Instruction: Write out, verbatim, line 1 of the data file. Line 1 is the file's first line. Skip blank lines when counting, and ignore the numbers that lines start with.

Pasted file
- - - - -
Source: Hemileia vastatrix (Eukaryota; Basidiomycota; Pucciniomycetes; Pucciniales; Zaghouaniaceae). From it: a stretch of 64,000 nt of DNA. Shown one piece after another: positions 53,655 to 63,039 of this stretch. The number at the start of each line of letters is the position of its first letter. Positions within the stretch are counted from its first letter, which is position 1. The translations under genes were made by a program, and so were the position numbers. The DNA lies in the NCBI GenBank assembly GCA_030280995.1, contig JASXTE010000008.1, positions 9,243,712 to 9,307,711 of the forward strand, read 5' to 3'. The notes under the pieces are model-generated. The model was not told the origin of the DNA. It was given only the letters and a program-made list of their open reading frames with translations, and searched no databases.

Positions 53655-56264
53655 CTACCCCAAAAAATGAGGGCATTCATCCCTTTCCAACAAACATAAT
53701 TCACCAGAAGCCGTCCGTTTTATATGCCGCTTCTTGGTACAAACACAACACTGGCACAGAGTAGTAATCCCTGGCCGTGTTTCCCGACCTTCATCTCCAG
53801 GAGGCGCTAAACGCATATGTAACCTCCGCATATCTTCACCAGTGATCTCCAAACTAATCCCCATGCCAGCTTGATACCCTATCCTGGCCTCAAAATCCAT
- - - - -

Source: Hemileia vastatrix (Eukaryota; Basidiomycota; Pucciniomycetes; Pucciniales; Zaghouaniaceae). From it: a stretch of 64,000 nt of DNA. Shown one piece after another: positions 53,655 to 63,039 of this stretch. The number at the start of each line of letters is the position of its first letter. Positions within the stretch are counted from its first letter, which is position 1. The translations under genes were made by a program, and so were the position numbers. The DNA lies in the NCBI GenBank assembly GCA_030280995.1, contig JASXTE010000008.1, positions 9,243,712 to 9,307,711 of the forward strand, read 5' to 3'. The notes under the pieces are model-generated. The model was not told the origin of the DNA. It was given only the letters and a program-made list of their open reading frames with translations, and searched no databases.